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  • Author: Andrew E. Greenstein x
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Andrew E. Greenstein, Mouhammed Amir Habra, Subhagya A. Wadekar, and Andreas Grauer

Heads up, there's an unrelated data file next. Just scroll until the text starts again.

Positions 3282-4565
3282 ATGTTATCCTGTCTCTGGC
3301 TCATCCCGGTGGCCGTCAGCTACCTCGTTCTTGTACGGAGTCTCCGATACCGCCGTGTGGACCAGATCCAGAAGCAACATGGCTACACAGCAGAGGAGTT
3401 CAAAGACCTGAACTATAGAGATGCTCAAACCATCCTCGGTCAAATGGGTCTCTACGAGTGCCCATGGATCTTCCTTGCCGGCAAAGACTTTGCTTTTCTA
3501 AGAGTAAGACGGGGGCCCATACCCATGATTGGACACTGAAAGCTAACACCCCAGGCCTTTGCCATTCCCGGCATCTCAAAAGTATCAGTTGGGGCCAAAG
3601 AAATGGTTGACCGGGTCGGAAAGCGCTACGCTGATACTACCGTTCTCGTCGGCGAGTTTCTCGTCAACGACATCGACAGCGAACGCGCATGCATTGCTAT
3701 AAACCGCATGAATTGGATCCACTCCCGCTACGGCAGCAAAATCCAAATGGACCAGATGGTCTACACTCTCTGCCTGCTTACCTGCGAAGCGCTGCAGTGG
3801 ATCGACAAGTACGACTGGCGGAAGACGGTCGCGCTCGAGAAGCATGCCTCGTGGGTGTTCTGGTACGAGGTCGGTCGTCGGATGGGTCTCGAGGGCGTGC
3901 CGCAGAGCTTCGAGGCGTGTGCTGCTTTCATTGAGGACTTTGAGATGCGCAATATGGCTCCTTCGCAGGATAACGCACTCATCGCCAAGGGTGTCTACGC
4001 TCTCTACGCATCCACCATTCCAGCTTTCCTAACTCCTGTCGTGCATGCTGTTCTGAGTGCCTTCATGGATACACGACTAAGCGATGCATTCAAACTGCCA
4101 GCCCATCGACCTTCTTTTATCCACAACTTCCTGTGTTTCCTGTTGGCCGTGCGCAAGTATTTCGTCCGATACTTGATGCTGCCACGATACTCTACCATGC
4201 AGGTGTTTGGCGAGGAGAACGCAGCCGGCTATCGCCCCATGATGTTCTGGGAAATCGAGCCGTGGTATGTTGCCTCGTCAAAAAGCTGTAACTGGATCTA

Elevated glucocorticoid (GC) activity may limit tumor immune response and immune checkpoint inhibitor (ICI) efficacy. Adrenocortical carcinoma (ACC) provides a unique test case to assess correlates of GC activity, as approximately half of ACC patients exhibit excess GC production (GC+). ACC multi-omics were analyzed to identify molecular consequences of GC+ and assess the rationale for combining the glucocorticoid receptor (GR) antagonist relacorilant with an ICI. GC status, mRNA expression, and DNA mutation and methylation data from 71 adrenal tumors were accessed via The Cancer Genome Atlas. Expression of 858 genes differed significantly between GC- and GC+ ACC cases. KEGG pathway analysis showed higher gene expression of 3 pathways involved in steroid synthesis and secretion in GC+ cases. Fifteen pathways, most related to NK cells and other immune activity, showed lower expression. Hypomethylation was primarily observed in the steroid synthesis pathways. Tumor-infiltrating CD4+ memory (P=.003), CD8+ memory (P=.001), and NKT-cells (P=.014) were depleted in GC+ cases; tumor-associated neutrophils were enriched (P=.001). Given the pronounced differences between GC+ and GC- ACC, the effects of cortisol on NK cells were assessed in vitro (NK cells from human PBMCs stimulated with IL-2 or IL-12/15). Cortisol suppressed, and relacorilant restored, NK cell activation, proliferation, and direct tumor cell killing. Thus, GR antagonism may increase the abundance and function of NK and other immune cells in the tumor microenvironment, promoting immune response in GC+ ACC and other malignancies with GC+. This hypothesis will be tested in a phase 1 trial of relacorilant + ICI.